The Pohela Baisakh (beginning of the Bangla New Year) is being observed in all schools. It takes me back to my own school life in Holy Cross School Dhaka, where we had observed such festivities and it formed the basis of memorizing long poems by Tagore and Nazrul, discovering them through their songs and learning to wear the white saris with red borders. Over the years, the festivities started increasing and the wearing of bangles, application of henna, food fair, other arts and crafts have been added to the Pohela Baisakh observance. This year, I was invited to Chittagong Grammar School Dhaka (CGSD) in Gulshan and I spent a beautiful morning with the children studying there. I was very happy to listen to the group song by the faculty. A favourite number from Shantiniketan, 'Ore greehobashi' being rendered by the school teachers, all attired in pleasant white and red. They featured the Marma dance, Baul and Lalon songs in their show. The top of the cherry was a performance by small kids from the slum studying at the CGSD. They wore the traditional dresses and sand 'Esho he baisakh, esho esho'. It was a joyous moment for me, as I learned that after the regular school, they teach slum children for free and offer them meals to be had in school as well as the ration to take back home. This is the only way to bring social amity that spread the light of education to others who are less fortunate. This curriculum has been prevalent for the last seven years in Dhaka. The CGS was established 25 years back in Chittagong and this is their Dhaka branch. I can only hope that other schools will follow suit and provide education to those needy ones.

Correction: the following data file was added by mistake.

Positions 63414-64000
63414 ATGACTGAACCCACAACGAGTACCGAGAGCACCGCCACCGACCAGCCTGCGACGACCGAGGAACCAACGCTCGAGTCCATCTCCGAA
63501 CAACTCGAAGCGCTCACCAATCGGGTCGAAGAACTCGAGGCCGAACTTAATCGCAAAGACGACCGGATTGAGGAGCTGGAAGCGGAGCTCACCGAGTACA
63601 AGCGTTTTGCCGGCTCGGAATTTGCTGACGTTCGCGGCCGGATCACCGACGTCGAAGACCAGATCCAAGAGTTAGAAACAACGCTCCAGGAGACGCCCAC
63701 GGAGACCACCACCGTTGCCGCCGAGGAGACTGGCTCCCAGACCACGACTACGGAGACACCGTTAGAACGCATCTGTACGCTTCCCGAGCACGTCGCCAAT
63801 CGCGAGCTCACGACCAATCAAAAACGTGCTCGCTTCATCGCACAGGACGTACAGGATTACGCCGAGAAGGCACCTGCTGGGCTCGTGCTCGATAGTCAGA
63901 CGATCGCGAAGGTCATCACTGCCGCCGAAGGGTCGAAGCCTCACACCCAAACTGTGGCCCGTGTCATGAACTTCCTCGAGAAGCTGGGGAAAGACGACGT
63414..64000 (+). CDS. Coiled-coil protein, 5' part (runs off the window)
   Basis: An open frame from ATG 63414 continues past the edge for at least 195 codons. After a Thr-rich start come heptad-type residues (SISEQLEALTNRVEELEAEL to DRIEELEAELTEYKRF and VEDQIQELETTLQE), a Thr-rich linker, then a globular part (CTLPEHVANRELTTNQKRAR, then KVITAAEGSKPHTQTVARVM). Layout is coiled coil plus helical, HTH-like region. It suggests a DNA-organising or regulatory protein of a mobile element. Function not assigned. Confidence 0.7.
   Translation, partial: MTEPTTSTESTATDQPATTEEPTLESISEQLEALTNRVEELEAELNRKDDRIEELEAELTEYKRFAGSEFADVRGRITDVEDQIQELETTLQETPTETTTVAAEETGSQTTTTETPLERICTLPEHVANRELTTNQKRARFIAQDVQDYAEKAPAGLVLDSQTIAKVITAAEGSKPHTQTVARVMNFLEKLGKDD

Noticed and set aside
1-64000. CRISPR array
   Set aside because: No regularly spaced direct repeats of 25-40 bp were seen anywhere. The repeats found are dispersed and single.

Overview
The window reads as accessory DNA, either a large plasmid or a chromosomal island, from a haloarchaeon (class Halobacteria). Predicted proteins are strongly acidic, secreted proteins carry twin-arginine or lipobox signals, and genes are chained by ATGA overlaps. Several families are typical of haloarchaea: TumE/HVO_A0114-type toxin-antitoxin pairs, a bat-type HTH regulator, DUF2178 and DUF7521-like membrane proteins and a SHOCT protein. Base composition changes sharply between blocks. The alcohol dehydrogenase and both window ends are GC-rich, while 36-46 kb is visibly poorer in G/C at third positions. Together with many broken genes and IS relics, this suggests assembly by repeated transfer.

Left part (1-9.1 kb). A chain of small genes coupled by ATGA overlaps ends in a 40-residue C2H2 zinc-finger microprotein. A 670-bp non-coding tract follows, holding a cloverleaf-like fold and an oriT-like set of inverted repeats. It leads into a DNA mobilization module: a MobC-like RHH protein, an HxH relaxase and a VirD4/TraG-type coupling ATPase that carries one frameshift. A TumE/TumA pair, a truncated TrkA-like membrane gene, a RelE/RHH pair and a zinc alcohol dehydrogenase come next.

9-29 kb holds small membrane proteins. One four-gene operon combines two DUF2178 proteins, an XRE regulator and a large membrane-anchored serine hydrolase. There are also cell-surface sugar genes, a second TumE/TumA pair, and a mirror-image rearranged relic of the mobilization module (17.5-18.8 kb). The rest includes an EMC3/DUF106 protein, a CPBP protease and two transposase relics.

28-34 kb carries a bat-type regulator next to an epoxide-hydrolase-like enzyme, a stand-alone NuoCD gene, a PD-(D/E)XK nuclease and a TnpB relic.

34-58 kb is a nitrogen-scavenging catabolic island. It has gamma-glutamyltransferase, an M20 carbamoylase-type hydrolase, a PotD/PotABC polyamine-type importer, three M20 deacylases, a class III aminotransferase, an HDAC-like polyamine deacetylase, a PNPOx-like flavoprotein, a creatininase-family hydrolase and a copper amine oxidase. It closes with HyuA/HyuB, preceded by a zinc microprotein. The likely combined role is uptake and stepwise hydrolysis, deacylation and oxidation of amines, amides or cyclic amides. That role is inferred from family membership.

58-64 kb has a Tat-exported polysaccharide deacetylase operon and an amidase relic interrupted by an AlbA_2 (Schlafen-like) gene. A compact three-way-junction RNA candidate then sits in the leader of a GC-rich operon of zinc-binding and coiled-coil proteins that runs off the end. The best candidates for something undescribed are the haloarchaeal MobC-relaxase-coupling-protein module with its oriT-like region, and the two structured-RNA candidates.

From there, I attended an annual celebration of an Academy in Sher E Bangla Nagar, which is a cultural academy by the name of Ava. I was privy to a beautiful morning of songs and dances by tiny tots, all dressed up like dolls and adorning the stage. From group songs, solo songs, dances and recitations, display of their paintings, it was obvious that someone was paying acute attention to the cultural development of the students of the school. Then I had the good fortune of meeting that someone, his name is Mr. Shariar Rabbi, a kind man who is using his own resources and has established this cultural academy to develop our future generation. Indeed, all large trees have started from saplings, and tending to saplings is the most important. In this world of constant competition, how many people are willing to invest their hard earned profits for cultural development? Those who do so deserve to be mentioned. Through this write up, I can only hope that many others will come forward to establish cultural academies in their areas of choice or contribute to those that already exist. These are the steps which will actually bring amity in future. If children enjoy, understand and can participate in their own culture, then they can stay away from all evils. They can have a cultural identity, a sense of belonging and thus can blossom into young, cultured adults. We need more people to invest both in education for the needy and invest in cultural organizations. The culture of Bangladesh is rich like the land, we need someone to tilt.
Nashid Kamal is an Academic, Nazrul exponent and translator